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Best practices for implementing a Purchasing/Procurement Policy

Procurement Best PracticesHello everyone, was curious if others have had any experience developing and implementing a purchasing policy from scratch. Here's a high level TOC I came up with: - Summary - high level overview of what policy covers and benefits - Scope - what policy applies to, what organizations/depts - Responsible Persons - who is responsible for following and enforcing policy - Definitions - some key terms used throughout doc - Policy and Procedures - full policy and process. Includes how to create PO, how to fill out form, what happens if invoice is received with no PO # specified, etc. Approval Levels. I'm sure there's more I can throw on this skeleton but I want to keep it succinct and to the point. We don't have a formalized purchasing department but do need to move to something more controlled and structured. We use paper based ordering and invoice processing for now with goal of introducing automation here which this policy will help become backbone of. Would love to hear any suggestions on content or if folks have templates, examples or samples they could pass on. Cleaned up of all proprietary secret info of course. Any recommendations/best practices on how to roll this out in terms of communication, etc would also be appreciated. Thanks in advance! Jim


Nicole Lucarelli
Title: Director
Company: Financial Services
LinkedIn Profile
(Director, Financial Services) |

Hello, James

Please check out my blog posts - I have written several regarding the rollout and components of a procurment policy.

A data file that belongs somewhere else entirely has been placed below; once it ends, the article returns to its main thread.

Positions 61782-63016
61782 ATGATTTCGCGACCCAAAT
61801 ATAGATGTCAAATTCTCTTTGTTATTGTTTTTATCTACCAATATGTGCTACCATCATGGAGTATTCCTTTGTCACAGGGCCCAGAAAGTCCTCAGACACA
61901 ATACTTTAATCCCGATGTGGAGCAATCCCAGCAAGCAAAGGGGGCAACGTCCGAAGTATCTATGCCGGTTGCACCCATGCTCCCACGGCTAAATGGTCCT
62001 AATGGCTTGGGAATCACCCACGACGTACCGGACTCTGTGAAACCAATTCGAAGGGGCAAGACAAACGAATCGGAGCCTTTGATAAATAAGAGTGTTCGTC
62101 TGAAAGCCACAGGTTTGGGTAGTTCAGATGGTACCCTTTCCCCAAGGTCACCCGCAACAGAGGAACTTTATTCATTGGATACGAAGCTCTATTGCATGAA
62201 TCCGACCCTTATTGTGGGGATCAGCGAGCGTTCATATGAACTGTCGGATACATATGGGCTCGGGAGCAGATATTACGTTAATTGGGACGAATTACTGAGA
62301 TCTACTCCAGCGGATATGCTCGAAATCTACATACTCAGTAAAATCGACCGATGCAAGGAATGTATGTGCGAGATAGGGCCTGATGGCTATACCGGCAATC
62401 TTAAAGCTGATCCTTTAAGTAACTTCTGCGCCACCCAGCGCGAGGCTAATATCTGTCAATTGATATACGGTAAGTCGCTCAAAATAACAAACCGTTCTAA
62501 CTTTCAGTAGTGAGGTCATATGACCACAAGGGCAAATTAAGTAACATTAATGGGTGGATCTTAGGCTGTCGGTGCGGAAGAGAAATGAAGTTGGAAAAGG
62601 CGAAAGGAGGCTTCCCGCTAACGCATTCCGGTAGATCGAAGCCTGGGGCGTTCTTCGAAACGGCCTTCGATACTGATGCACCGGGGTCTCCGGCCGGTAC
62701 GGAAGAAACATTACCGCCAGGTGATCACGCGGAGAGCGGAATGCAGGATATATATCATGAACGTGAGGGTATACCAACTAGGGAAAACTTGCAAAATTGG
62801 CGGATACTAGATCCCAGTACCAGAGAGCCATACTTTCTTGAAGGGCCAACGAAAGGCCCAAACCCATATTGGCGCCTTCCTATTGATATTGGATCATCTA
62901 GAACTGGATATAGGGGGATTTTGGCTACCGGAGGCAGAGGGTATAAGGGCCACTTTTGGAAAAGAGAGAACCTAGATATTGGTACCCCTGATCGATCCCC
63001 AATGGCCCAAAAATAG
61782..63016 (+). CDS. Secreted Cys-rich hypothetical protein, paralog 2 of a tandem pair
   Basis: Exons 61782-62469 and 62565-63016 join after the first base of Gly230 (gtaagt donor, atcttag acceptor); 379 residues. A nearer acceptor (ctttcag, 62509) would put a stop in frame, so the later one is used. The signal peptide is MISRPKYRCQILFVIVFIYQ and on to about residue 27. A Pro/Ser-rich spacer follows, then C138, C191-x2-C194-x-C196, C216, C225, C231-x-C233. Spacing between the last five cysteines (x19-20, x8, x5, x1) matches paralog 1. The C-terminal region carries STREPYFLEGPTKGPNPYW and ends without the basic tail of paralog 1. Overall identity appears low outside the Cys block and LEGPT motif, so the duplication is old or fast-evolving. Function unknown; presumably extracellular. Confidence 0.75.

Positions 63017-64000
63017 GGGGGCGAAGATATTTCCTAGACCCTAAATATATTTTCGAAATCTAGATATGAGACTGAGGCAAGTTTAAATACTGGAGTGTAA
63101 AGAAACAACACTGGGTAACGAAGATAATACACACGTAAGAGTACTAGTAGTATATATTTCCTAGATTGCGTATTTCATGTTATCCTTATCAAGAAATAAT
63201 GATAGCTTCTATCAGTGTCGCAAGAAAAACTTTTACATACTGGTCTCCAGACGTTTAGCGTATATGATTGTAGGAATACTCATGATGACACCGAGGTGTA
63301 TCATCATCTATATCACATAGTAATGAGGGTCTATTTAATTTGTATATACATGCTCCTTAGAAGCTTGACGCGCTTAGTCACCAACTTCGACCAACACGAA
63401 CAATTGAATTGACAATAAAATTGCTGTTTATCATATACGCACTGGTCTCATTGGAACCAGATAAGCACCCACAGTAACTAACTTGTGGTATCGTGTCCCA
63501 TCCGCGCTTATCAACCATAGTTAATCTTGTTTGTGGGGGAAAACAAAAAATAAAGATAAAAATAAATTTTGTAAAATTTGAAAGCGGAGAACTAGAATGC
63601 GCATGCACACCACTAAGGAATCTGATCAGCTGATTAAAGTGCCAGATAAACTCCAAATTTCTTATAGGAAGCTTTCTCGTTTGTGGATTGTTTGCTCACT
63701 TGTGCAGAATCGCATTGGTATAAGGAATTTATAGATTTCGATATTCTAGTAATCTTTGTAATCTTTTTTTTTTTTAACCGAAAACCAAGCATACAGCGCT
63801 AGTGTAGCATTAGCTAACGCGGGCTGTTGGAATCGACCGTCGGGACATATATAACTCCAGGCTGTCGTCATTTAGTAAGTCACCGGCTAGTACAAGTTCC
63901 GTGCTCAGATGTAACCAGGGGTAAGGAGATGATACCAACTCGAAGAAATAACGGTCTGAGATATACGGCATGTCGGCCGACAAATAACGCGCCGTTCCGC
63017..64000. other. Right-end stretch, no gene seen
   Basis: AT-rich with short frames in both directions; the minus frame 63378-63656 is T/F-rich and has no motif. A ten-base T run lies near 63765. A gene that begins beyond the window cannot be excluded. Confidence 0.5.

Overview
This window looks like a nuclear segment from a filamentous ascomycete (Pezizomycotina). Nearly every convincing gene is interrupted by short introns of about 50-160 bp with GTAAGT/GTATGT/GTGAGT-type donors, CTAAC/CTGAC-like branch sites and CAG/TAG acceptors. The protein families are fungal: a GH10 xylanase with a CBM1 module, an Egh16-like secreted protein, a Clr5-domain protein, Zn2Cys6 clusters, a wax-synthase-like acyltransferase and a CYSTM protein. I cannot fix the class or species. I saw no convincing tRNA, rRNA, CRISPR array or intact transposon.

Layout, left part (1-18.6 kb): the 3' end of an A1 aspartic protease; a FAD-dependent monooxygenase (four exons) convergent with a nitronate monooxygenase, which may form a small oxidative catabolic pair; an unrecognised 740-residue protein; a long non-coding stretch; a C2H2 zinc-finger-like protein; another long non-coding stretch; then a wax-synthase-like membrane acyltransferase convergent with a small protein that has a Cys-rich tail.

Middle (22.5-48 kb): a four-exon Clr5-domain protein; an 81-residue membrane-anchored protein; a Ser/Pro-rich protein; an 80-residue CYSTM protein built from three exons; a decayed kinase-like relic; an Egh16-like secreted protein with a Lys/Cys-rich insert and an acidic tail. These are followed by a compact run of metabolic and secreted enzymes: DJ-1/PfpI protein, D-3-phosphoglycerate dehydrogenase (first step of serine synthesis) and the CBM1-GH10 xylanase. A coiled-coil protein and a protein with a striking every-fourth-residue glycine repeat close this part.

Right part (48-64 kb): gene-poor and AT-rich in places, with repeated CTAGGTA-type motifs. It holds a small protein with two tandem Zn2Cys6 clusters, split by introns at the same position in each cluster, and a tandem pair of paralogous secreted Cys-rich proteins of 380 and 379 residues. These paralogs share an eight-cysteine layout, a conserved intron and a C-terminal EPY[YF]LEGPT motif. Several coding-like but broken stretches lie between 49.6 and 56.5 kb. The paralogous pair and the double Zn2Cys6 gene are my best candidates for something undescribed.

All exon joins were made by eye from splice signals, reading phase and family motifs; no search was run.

From what you describe, you are focusing mainly on the procurement process? One area I didn't see was contracting, who can sign, does legal review, what are your preferred terms, etc. This could be considered in conjunction with the PO process.

You may also want to give some thought to the evaluation and selection of vendors. More than just a "3 bids" policy, but how, for large or important spend areas, you can develop a sourcing process as well. This can be in the form of in house staff, consultants, or something you outsource. It would depend on your spend profile and what you are trying to achieve.

In any case, don't underestimate the amount of change management this will entail. Those who have been handling this in the past, may feel like something is being taken away from them. Communicating the goals, benefits, and asking for their input will help the rollout.

I have done this several times. I would be happy to talk more offline.

alfred minnaar
Title: ceo
Company: Smart-It Accounting Software
(ceo, Smart-It Accounting Software) |

If you are looking for procurement / accounting software to help you with the process, I would look for the following features in a program:
A good program must offer the following:
Be able to order only for a certain number of days. Usually determined by your terms with the supplier.
Must show re-order levels as supplied by you bat also show predictions figures for future sales and by this I don't mean only average figures.
To help in the decision making process it must show statistics like Minimum Levels, Maximum Levels, Growth Rate per item, reliability of growth prediction, Days since sold etcetera.
Must take lead times into consideration.
Must be able to link the same item to different suppliers and the program must be able to select from which supplier to buy without human interference.
Must be able to see if the negotiated price was delivered.
Complete history (sales and purchases) with graphs must be easily accessible.
Must be able to see at a glance Pending Orders, Orders Not Received, Partially Arrived and Cancelled Orders.
Must be able to handle or supporting documents as well as document imaging.
Split costs among cost centres.


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